AP Physics students get caught up with mousetrap cars


Isabella Moran

Juniors Matthew Lindensmith and Bodhi Beam test their mousetrap car in the MPR on Wednesday, Feb. 16.

AP Physics students participated in their end-of-unit project, the creation, and demonstration of mousetrap cars. On Thursday, Feb. 16, they gathered in the MPR to test how far their cars would go. Ms. Karen Gerdes, the AP Physics teacher graded her students based on the distance the students’ cars traveled.

AP Physics students received their project five weeks prior to the due date. Each day was dedicated to the trial and error of putting materials together and using physics to test the cars. The students would try different methods and would learn from their mistakes.

“The students were given the outline for the project about five weeks ago. They had different examples they could look at,” Gerdes said. “Over the five weeks, they had opportunities to build, try out different ideas, and modify them, after school, in the evening, or on a few Saturday work days.”

Though this task may seem simply like a project, it teaches the students that physics is not just to be learned about. It is something that affects our everyday lives and something we constantly deal with. While building the mousetrap car, students must learn to work with physics to have the car roll forward.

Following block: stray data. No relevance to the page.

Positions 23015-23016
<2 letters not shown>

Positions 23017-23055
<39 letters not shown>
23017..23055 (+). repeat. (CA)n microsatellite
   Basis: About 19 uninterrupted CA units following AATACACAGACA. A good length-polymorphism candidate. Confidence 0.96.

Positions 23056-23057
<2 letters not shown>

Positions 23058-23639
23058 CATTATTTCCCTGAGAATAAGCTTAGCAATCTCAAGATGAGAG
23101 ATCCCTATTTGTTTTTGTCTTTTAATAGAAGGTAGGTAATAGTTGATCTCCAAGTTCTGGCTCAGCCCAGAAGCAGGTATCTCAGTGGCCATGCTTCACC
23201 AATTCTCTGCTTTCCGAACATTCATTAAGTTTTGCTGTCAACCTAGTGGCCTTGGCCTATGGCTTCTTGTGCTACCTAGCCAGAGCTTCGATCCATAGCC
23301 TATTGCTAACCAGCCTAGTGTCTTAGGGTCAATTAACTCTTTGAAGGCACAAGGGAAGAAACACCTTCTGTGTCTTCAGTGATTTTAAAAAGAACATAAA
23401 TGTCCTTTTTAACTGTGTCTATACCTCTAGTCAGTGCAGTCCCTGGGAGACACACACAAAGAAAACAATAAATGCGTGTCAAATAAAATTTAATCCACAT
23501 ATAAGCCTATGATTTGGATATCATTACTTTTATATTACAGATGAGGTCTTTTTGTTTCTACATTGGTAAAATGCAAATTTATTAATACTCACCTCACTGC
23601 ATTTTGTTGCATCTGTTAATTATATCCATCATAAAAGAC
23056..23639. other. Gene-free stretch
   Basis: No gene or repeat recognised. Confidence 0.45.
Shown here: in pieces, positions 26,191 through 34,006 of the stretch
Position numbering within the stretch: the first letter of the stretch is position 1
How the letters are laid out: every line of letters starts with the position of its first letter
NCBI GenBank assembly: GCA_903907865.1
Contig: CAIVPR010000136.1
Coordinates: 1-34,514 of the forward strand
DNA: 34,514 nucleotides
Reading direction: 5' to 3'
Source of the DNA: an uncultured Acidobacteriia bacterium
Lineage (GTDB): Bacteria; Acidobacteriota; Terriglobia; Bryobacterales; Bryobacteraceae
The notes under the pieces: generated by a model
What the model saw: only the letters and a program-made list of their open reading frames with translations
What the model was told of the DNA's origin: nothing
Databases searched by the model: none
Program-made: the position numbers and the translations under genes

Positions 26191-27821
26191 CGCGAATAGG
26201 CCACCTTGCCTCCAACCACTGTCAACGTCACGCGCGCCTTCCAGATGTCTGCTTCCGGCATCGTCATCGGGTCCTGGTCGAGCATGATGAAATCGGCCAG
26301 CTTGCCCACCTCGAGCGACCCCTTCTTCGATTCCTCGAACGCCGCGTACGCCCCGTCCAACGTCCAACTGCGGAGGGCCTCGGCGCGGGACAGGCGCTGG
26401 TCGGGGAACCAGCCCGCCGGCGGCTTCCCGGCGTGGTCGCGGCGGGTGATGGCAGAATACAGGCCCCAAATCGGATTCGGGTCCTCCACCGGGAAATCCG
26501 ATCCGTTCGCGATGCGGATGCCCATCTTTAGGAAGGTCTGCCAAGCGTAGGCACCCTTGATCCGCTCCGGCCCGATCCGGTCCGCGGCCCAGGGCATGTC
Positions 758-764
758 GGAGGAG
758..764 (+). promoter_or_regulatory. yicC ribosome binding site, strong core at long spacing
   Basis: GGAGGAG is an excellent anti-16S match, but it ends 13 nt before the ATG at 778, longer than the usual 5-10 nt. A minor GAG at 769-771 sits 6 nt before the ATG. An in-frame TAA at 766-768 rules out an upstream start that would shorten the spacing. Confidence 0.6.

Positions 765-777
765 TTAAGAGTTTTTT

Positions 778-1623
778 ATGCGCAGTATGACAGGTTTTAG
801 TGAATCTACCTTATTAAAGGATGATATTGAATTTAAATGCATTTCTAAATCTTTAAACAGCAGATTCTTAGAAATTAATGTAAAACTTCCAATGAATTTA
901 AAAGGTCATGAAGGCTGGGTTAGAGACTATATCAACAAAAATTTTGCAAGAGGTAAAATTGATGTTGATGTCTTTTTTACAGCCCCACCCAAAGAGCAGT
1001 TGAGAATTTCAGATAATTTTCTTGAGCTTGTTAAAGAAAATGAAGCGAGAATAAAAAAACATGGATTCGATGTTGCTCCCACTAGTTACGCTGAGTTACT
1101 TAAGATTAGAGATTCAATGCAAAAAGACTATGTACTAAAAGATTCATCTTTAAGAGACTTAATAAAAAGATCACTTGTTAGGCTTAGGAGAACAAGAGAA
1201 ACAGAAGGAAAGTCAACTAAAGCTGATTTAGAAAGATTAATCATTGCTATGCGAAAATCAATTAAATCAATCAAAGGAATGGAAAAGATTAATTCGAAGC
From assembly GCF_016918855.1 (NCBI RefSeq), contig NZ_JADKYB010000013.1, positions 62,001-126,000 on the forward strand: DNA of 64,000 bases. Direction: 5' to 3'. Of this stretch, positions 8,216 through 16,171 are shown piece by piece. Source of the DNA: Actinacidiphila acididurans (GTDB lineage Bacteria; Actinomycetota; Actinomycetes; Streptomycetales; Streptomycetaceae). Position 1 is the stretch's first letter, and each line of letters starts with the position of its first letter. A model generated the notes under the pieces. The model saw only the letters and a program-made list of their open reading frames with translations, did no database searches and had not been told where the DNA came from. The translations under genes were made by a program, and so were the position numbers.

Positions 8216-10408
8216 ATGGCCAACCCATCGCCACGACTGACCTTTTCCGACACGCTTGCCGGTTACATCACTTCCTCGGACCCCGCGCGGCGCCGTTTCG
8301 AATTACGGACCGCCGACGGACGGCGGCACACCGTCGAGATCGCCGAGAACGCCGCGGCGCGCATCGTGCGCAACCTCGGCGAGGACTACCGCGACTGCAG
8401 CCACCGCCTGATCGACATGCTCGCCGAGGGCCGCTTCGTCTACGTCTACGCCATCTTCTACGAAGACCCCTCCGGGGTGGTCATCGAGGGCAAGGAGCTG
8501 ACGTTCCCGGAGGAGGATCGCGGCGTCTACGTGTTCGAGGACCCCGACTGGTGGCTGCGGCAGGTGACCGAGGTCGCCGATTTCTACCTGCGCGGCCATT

“Students are learning how to work collaboratively, plan and build a project, and see how physics is found outside of the classroom,” Gerdes said.

This end-of-unit project reviews all of the things that the students have learned within this unit.

Junior Matthew Lindesmith shared that he learned a lot from the project. He said he learned about the conversion of two types of energy and how the spring, arm, and wheels all have a big impact on each other.

“The reason why we are doing this is essential because it’s the end of the unit project. We see the ways potential energy turns into kinetic energy,” Lindensmith said.

Lindensmith, despite working with his partner junior Bodhi Beam, said that building this car was no easy accomplishment. He also said that there was a lesson behind it.

“Designing a mousetrap car teaches a person adversity. There are various steps in the process that we were able to overcome despite messing up with certain design aspects,” Lindensmith said.

When it came down to the time when the students were tested, most passed the five meters easily. When it was Lindensmith and Beam’s turn, their mousetrap car went 12 meters, which was the furthest any car had gone that class period.

“My favorite part was picking out the materials. It was fun designing what the car looked like,” Lindesmith said.

According to AP Physics students, the mousetrap car project was a success, teaching the students all about the conversion of two types of energy.